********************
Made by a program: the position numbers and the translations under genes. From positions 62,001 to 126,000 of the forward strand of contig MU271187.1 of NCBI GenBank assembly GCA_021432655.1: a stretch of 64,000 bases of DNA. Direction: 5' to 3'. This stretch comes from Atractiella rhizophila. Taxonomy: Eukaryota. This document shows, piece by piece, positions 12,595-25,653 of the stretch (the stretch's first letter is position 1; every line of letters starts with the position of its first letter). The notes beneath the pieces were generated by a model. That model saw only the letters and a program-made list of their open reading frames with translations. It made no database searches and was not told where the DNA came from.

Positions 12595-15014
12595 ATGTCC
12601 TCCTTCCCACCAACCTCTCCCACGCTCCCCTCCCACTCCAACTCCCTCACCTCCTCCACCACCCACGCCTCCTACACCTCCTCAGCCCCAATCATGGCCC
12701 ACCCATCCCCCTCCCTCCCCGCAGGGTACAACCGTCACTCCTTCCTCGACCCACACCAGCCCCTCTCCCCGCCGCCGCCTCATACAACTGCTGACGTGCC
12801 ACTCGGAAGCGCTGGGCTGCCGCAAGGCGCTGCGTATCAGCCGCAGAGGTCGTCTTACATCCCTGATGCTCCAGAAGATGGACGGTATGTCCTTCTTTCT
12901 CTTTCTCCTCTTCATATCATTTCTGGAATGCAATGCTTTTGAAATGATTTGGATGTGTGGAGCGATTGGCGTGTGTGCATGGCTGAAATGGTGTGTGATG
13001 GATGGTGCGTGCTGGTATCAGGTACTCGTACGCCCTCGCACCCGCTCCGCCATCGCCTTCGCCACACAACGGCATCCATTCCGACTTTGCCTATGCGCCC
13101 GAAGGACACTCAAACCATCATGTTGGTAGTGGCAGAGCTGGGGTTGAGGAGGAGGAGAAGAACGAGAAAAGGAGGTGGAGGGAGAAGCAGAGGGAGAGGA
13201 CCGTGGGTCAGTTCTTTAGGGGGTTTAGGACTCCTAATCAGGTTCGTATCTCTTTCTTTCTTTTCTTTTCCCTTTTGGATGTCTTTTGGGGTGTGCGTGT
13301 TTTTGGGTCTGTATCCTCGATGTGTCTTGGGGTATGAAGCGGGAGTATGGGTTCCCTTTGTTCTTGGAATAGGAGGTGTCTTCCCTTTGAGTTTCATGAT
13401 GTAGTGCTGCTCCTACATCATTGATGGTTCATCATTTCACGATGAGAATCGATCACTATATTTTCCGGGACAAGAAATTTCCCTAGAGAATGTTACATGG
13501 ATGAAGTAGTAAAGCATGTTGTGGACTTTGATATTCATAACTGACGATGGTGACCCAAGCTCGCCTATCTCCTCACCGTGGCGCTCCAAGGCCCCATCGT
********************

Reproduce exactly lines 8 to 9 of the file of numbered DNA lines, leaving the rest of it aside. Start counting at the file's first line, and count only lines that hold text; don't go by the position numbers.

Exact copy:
13001 GATGGTGCGTGCTGGTATCAGGTACTCGTACGCCCTCGCACCCGCTCCGCCATCGCCTTCGCCACACAACGGCATCCATTCCGACTTTGCCTATGCGCCC
13101 GAAGGACACTCAAACCATCATGTTGGTAGTGGCAGAGCTGGGGTTGAGGAGGAGGAGAAGAACGAGAAAAGGAGGTGGAGGGAGAAGCAGAGGGAGAGGA